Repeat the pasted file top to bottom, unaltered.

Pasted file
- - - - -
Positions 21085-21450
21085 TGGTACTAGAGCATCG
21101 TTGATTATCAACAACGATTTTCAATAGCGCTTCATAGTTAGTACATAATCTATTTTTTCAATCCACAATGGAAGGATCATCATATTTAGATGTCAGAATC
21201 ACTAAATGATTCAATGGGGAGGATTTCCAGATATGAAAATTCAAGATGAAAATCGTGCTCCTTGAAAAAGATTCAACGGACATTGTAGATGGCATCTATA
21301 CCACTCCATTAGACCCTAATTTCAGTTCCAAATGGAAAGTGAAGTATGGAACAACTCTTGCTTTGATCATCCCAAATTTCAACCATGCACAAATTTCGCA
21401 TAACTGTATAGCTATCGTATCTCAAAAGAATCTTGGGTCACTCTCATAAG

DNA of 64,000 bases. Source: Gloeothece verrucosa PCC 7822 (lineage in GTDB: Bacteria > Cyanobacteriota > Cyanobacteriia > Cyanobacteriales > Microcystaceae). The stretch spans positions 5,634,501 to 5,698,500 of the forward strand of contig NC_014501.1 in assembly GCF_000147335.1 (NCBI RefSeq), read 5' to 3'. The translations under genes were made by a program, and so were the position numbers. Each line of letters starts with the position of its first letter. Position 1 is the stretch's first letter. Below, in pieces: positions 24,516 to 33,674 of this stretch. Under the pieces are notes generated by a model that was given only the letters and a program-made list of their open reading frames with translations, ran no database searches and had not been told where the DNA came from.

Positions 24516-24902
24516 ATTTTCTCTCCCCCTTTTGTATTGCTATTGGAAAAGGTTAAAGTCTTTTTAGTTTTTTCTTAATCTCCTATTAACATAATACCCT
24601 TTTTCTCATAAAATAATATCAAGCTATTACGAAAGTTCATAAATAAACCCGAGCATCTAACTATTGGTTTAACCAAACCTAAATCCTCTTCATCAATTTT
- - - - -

Positions 21085-21450
21085 TGGTACTAGAGCATCG
21101 TTGATTATCAACAACGATTTTCAATAGCGCTTCATAGTTAGTACATAATCTATTTTTTCAATCCACAATGGAAGGATCATCATATTTAGATGTCAGAATC
21201 ACTAAATGATTCAATGGGGAGGATTTCCAGATATGAAAATTCAAGATGAAAATCGTGCTCCTTGAAAAAGATTCAACGGACATTGTAGATGGCATCTATA
21301 CCACTCCATTAGACCCTAATTTCAGTTCCAAATGGAAAGTGAAGTATGGAACAACTCTTGCTTTGATCATCCCAAATTTCAACCATGCACAAATTTCGCA
21401 TAACTGTATAGCTATCGTATCTCAAAAGAATCTTGGGTCACTCTCATAAG

DNA of 64,000 bases. Source: Gloeothece verrucosa PCC 7822 (lineage in GTDB: Bacteria > Cyanobacteriota > Cyanobacteriia > Cyanobacteriales > Microcystaceae). The stretch spans positions 5,634,501 to 5,698,500 of the forward strand of contig NC_014501.1 in assembly GCF_000147335.1 (NCBI RefSeq), read 5' to 3'. The translations under genes were made by a program, and so were the position numbers. Each line of letters starts with the position of its first letter. Position 1 is the stretch's first letter. Below, in pieces: positions 24,516 to 33,674 of this stretch. Under the pieces are notes generated by a model that was given only the letters and a program-made list of their open reading frames with translations, ran no database searches and had not been told where the DNA came from.

Positions 24516-24902
24516 ATTTTCTCTCCCCCTTTTGTATTGCTATTGGAAAAGGTTAAAGTCTTTTTAGTTTTTTCTTAATCTCCTATTAACATAATACCCT
24601 TTTTCTCATAAAATAATATCAAGCTATTACGAAAGTTCATAAATAAACCCGAGCATCTAACTATTGGTTTAACCAAACCTAAATCCTCTTCATCAATTTT